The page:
57. 57. 4.Transitional cell carcinoma • Transitional cell carcinomas don't start in the kidney itself, but instead begin in the lining of the renal pelvis • 5-10 % OF TOTAL RCC 5. Wilms tumor (nephroblastoma) • Nephroblastomas, more commonly called Wilms tumors, almost always occur in children. This type of cancer is very rare among adults
  58. 58. 6. Renal sarcoma • That begin in the blood vessels or connective tissue of the kidney.TOTAL 1%
  59. 59. STAGING/TNM CLASSIFICATION • • • • • Primary Tumor (T) Tx-Primary tumor can not be assessed T0-No evidence of primary tumor T1a-Tumor 4 cm, confined to the kidney T1b-Tumor 4 cm to < 7 cm, confined to the kidney • T2a-Tumor ≥ 7 cm to < 10 cm, confined to the kidney • T2b-Tumor ≥ 10 cm, confined to the kidney
  60. 60. • T3a-Tumor extends into the renal vein or its segmental branches or invades adrenal gland or perinephric fat but not beyond Gerota’s fascia • T3b-Tumor extends into the vena cava below diaphragm • T3c-Tumor extends into the vena cava above the diaphragm or invades the wall of vena cava • T4-Tumor invades beyond Gerota’s fascia • Regional Lymph Nodes (N) • N1-Metastasis in 1 regional lymph node • N2-Metastasis in > 1 regional lymph node • Distant Metastases (M) • M1-Distant metastasis present
  61. 61. ETIOLOGY AND RISK FACTORS • Smoking • Obesity • Workplace exposures • Genetic and hereditary risk factors
  62. 62. von Hippel-Lindau disease • People with this condition often develop several kinds of tumors and cysts (fluid-filled sacs) in different parts of the body
  63. 63. ETIOL … • • • • • • Hereditary papillary renal cell carcinoma Hereditary leiomyoma-renal cell carcinoma (FH) gene. Hereditary renal oncocytoma Family history of kidney cancer High blood pressure
  64. 64. • Certain medicines Phenacetin, Diuretics • Advanced kidney disease • Gender • Race
  65. 65. PATHOPHYSIOLOGY Due to etiology Loss of VHL protein(von-Hippel-Lindeau)tumour suppressor gene Accumulate hypoxia-induced factor (HIF) Transcriptional activation of multiple downstream targets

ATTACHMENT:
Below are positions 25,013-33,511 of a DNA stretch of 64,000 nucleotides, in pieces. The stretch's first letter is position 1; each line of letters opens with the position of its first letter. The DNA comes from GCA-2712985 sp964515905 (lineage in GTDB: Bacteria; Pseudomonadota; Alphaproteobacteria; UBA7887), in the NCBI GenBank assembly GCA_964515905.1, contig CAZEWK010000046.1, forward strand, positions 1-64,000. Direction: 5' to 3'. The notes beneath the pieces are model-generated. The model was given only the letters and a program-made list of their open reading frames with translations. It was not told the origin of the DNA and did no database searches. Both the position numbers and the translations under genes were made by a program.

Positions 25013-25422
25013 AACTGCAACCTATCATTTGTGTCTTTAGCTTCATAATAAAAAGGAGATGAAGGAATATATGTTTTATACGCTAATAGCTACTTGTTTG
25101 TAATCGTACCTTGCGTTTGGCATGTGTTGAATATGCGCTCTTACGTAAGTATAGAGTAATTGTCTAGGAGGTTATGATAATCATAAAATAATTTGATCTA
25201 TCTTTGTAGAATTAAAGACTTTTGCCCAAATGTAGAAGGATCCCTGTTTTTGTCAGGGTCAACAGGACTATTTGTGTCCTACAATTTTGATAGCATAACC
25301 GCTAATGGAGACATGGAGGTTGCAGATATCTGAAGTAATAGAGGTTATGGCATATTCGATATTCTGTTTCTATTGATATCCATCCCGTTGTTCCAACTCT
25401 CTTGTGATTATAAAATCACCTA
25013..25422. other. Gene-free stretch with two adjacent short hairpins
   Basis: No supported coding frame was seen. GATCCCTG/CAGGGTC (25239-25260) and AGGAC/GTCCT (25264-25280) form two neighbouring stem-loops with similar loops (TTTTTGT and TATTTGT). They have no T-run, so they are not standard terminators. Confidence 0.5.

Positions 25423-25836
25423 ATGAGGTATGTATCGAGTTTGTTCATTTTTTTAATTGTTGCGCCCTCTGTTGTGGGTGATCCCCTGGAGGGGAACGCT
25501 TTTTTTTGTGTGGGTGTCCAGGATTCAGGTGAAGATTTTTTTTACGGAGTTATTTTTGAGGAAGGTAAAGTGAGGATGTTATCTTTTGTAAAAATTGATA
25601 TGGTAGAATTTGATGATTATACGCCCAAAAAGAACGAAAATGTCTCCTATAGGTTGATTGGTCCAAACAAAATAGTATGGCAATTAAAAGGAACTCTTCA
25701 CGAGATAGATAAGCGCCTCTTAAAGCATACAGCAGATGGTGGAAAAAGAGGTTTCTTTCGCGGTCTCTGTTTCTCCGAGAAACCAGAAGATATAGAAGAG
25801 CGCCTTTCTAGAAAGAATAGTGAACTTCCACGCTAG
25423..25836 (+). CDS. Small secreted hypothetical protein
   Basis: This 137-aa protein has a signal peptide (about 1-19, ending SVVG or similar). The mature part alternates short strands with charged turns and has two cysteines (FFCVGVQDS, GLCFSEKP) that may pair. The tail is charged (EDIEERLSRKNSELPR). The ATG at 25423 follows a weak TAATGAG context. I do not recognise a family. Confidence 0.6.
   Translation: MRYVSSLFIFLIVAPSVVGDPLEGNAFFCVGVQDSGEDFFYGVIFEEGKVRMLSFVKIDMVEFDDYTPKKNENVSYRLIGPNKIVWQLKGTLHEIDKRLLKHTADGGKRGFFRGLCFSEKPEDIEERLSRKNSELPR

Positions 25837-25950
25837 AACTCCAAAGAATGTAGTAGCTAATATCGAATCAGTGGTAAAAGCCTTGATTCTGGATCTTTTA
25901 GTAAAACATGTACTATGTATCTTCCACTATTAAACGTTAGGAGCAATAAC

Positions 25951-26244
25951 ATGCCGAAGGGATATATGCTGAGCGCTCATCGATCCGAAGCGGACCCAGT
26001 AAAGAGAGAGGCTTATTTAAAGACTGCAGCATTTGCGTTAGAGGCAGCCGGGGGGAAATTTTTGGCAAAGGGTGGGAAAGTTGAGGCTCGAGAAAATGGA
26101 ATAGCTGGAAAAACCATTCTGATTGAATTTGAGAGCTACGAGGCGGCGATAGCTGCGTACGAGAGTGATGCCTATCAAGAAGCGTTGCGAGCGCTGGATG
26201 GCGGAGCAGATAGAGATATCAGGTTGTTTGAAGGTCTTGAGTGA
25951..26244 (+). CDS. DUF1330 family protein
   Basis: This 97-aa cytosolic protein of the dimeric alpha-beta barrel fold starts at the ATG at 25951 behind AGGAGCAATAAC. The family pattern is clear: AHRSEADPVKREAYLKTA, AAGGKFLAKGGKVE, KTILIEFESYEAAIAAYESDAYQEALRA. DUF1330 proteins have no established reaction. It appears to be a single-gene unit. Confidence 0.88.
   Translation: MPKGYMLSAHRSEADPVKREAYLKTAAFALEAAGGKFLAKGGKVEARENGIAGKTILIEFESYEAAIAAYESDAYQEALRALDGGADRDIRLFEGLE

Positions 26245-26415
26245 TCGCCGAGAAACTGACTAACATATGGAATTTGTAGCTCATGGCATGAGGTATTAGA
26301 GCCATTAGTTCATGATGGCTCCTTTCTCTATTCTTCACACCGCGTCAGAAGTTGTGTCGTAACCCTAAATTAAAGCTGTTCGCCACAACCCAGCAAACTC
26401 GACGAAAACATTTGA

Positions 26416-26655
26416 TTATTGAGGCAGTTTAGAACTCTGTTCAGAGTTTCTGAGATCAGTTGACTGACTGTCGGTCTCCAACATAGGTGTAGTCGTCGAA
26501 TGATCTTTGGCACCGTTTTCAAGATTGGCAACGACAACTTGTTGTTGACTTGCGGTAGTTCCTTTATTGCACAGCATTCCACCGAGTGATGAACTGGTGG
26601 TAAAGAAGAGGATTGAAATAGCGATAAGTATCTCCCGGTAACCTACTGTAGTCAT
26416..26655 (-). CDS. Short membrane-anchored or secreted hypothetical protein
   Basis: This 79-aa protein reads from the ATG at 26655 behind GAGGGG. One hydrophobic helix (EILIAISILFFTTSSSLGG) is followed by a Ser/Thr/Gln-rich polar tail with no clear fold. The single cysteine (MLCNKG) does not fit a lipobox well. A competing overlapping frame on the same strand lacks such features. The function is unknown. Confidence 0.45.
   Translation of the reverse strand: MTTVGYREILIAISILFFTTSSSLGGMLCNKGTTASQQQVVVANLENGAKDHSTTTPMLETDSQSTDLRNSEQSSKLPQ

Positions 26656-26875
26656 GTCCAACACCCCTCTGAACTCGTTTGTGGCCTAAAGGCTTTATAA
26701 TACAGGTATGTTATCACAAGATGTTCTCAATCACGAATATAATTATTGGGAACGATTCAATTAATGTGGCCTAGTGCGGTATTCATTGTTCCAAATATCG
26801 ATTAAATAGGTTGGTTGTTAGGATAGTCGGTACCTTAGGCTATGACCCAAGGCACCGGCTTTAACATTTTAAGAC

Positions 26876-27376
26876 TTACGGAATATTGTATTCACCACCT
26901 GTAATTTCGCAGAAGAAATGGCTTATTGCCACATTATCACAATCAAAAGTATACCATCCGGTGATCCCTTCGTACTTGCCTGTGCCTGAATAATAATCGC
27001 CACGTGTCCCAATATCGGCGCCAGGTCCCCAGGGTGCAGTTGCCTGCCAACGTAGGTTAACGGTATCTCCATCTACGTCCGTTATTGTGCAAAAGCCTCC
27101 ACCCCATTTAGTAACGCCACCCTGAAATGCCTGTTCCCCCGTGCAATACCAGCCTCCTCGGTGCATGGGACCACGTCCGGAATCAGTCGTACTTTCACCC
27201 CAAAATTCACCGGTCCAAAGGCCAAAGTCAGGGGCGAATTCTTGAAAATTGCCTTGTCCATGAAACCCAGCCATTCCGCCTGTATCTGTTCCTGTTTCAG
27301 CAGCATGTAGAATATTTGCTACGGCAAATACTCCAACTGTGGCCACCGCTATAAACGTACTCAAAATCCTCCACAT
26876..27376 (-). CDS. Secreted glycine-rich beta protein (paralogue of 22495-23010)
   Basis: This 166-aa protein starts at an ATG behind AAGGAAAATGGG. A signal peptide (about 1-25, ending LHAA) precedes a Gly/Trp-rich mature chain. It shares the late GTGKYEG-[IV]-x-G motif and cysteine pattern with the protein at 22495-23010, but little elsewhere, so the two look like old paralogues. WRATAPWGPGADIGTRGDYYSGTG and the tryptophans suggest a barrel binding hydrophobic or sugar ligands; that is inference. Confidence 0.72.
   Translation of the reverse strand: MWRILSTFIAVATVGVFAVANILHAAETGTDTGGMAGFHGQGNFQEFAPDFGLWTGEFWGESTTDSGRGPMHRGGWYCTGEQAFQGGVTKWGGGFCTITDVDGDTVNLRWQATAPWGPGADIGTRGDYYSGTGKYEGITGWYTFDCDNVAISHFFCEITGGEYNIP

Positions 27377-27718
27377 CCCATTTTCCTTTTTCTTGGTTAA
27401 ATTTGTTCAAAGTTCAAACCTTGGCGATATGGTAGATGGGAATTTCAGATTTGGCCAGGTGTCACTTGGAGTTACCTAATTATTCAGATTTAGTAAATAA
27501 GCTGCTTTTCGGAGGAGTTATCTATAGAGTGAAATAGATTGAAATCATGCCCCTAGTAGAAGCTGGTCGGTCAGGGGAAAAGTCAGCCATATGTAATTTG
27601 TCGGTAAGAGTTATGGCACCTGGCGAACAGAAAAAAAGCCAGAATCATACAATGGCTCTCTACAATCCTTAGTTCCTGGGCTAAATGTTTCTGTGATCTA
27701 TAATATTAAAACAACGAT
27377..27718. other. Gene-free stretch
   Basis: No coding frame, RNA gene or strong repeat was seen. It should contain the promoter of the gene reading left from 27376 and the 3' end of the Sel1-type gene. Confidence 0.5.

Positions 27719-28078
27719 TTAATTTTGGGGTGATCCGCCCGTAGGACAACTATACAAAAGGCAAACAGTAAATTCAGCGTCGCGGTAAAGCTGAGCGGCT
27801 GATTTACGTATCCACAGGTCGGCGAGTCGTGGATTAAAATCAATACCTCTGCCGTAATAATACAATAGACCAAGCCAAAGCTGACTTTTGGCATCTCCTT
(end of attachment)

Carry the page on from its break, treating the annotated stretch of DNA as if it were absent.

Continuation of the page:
66. 66. RCC
  67. 67. CLINICAL FEATURES • Blood in the urine (hematuria) • Low back pain on one side (not caused by injury) • A mass (lump) on the side or lower back • Fatigue (tiredness) • Weight loss not caused by dieting • Fever that is not caused by an infection and that doesn't go away after a few weeks • Anemia (low red blood cell counts)
  68. 68. Paraneoplastic Syndromes 1. Erythrocytosis promoting erythropoietin production from nonneoplastic renal tissue. 2. Hypercalcemia Due to production of a parathyroid hormone. 3. Hypertension Due to excess rennin production
  69. 69. 4. Non metastatic hepatic dysfunction Elevation of alkaline phosphatase and bilirubin, hypoalbuminemia, prolonged prothrombin time, and hypergammaglobulinemia. It is known as Stauffer syndrome
  70. 70. DIAGNOSTIC MEASURES • • • • • • • • • Urine analysis Complete blood count Blood chemistry tests CT scan MRI scan Ultrasound Positron emission tomography (PET) scan Intravenous pyelogram Fine needle aspiration and needle core biopsy
  71. 71. MANAGEMENT –Surgery –Radiation therapy –Chemotherapy
  72. 72. SURGERY • Radical nephrectomy • Partial nephrectomy (nephron-sparing surgery) • Cryotherapy (cryoablation) • Radiofrequency ablation • Arterial embolization